Querin Law: Fannie, Freddie And The Future (Part Two)

iStock_000010654155Small“…the Obama administration may represent “Peak Left” in American politics, and what we are getting from the left these days is a mix of bewilderment and anger as it realizes that this is as good as it gets. America is unlikely to go farther to the left than it went in the wake of the Iraq War and the financial crash, and while that wasn’t anywhere near enough of a shift for left-leaning Democrats, the country has already moved on.” ~Walter Russell Mead writing online for the American Interest, Dec. 19 [as quoted in the Wall Street Journal’s Notable & Quotable: ‘Peak Left’ for Democrats]

Fannie and Freddie [collectively “the GSEs”[1]] are the two major players in the secondary mortgage market, whose role is to purchase qualifying residential loans made by banks to homebuyers.  In that way, the banks get money back to make more and more residential loans.

When the GSEs were making money hand-over-fist, they were the darlings of Wall Street.  But that ended abruptly in 2008, when the financial crisis nearly bankrupted them, resulting in the feds stepping in and taking them over.  For several years thereafter, while on life support, the GSEs were costing the American taxpayer billions. Since then, Fannie and Freddie have been regarded by some as pariahs.

Of late, Fannie and Freddie are no longer in ICU, and have been spinning off billions of dollars in dividends, which the federal government has gratefully taken for its own coffers.[2]  While there is no question that the GSEs were a major player in the lead-up to the financial crisis and Great Recession, it should not be forgotten that Fannie and Freddie did not act on their own; they were following the political directives of various politicians to lower the credit bar under an affordable housing mandate.

Now that the dust has settled, and we’re moving away from backfilling the gaping holes in the economy, attention is now being focused on what to do with the “toxic twins,” as they were called in a recent Wall Street Journal op-ed piece, titled “Life Without Fannie and Freddie.”

The Congressional Budget Office (“CBO”) recently addressed the GSEs’ future.  An interesting discussion of the issues is found at www.valuewalk.com [“The CBO Takes On Fannie Mae, Freddie Mac Reform”]

According to the article, the GSEs’ future will follow one of four courses:

  1. A single federal agency that guarantees the mortgage-backed securities[3] sold to large private investors;
  2. A hybrid system whereby private investors and the federal government share the risk with private investors in the “first loss” position;
  3. A “mostly private” secondary mortgage market with the government assuming “the role of guarantor of last resort” when it is necessary to do so “…to prevent the housing market from collapsing”; or
  4. An entirely private market “with no federal involvement.”

In the Journal’s “Life without Fannie and Freddie” article, it is clear their editorial board would like to see the government entirely out of housing, subject only to possibley retaining the FHA programs, which would still have government backing.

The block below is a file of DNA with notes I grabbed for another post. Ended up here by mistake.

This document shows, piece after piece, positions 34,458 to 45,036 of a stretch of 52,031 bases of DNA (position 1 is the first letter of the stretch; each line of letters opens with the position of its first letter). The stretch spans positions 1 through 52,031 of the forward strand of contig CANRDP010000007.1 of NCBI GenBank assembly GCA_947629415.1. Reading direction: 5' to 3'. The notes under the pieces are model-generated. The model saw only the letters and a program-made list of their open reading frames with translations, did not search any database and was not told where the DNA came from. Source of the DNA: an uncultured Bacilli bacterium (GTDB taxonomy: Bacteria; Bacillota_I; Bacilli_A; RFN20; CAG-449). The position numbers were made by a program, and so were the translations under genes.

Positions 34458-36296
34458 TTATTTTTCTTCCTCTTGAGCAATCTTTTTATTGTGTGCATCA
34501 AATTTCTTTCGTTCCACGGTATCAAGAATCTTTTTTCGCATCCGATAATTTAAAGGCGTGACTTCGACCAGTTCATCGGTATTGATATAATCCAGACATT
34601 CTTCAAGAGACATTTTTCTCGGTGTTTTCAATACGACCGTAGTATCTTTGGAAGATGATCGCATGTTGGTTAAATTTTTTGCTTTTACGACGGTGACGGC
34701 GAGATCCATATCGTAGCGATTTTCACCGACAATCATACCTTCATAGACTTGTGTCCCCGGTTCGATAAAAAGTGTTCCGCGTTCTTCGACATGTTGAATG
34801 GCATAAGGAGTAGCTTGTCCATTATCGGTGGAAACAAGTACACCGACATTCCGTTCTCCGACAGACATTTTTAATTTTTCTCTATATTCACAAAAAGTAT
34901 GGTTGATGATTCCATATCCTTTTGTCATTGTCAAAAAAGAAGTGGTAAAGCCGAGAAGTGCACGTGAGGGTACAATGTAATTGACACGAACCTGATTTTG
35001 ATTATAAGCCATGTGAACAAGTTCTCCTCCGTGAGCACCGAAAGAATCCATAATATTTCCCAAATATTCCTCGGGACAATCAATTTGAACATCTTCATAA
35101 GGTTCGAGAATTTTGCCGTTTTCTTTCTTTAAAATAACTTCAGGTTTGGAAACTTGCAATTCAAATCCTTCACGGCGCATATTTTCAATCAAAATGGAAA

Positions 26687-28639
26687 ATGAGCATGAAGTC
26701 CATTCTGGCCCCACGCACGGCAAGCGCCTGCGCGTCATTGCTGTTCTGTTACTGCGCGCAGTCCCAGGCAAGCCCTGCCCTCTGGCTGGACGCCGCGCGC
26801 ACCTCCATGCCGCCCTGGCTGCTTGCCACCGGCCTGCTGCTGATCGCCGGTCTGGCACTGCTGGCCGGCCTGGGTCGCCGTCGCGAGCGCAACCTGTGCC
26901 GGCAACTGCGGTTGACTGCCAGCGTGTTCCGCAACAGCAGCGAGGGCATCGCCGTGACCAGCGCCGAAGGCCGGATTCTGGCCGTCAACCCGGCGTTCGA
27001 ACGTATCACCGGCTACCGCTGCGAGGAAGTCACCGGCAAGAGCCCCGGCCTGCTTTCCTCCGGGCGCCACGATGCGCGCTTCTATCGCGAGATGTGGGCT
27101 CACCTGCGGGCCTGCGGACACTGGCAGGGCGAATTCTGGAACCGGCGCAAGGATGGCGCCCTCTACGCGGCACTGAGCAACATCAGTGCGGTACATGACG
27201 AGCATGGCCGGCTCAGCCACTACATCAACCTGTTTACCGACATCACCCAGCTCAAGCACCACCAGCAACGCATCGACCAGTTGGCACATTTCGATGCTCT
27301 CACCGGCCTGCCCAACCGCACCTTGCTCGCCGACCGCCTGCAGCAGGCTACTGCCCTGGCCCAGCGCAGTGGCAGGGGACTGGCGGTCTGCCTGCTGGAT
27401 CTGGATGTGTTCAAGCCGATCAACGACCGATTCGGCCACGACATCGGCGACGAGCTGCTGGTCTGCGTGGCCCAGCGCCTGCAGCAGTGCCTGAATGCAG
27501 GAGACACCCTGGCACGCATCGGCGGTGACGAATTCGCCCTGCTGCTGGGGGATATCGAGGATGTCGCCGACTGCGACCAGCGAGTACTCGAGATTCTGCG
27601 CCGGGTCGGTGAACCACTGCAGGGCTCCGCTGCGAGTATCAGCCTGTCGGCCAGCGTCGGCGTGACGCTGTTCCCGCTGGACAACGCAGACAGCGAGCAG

Under the scenario sketched out by CBO, as the toxic twins disappear, private investors could once again take a leading role in the market. But the Federal Housing Administration would still exist to subsidize first-time home buyers and CBO figures they would soak up a portion of the business that used to belong to Fan and Fred. So the taxpayer wouldn’t be entirely out of the woods.

CBO estimates that, under current policy, FHA loan volume over the next decade will be more than $2.2 trillion for single-family mortgages, and more than $3 trillion if Fan and Fred are phased out. But if that transition succeeds, why couldn’t private investors also replace taxpayers in the FHA market segment?

The housing lobby likes to pretend that 30-year fixed-rate mortgages would hardly exist without a federal guarantee, or would only be available to borrowers at extremely high prices. CBO’s report makes it much tougher to sell that fairy tale.

This could be helpful to Rep. Jeb Hensarling and other Republicans who want to put Fan and Fred out of our misery in the new Congress. Such an effort will be difficult given the housing lobby’s hooks into both political parties, but the reformers have the evidence on their side. Even the Keynesian economists who run CBO recognize that the U.S. can have a vibrant, affordable housing market that better protects taxpayers against the systemic risks known as Fannie and Freddie.

Conclusion.  Now that the Republicans will control both houses, 2015 may be a pivotal year in shaping Fannie and Freddie’s future.  My take is that in order to secure buy-in from the left, the result will be a blended federal/private system, with the private market, take the “first loss” position. For more this topic, see my post here. ~PCQ

[1] “GSEs” stands for “Government Sponsored Enterprises.”  They were private corporations specially created by the federal government, and due to this provenance, have been regarded as having the implicit “guarantee” of the government should they fail.

[2] The sub rosa story here is that private shareholders have been completely shut out.  See WSJ article here.

[3] These consist of the mortgage loans bought by the GSEs, then bundled into securities and sold in pieces to large pension funds, and municipalities, and others.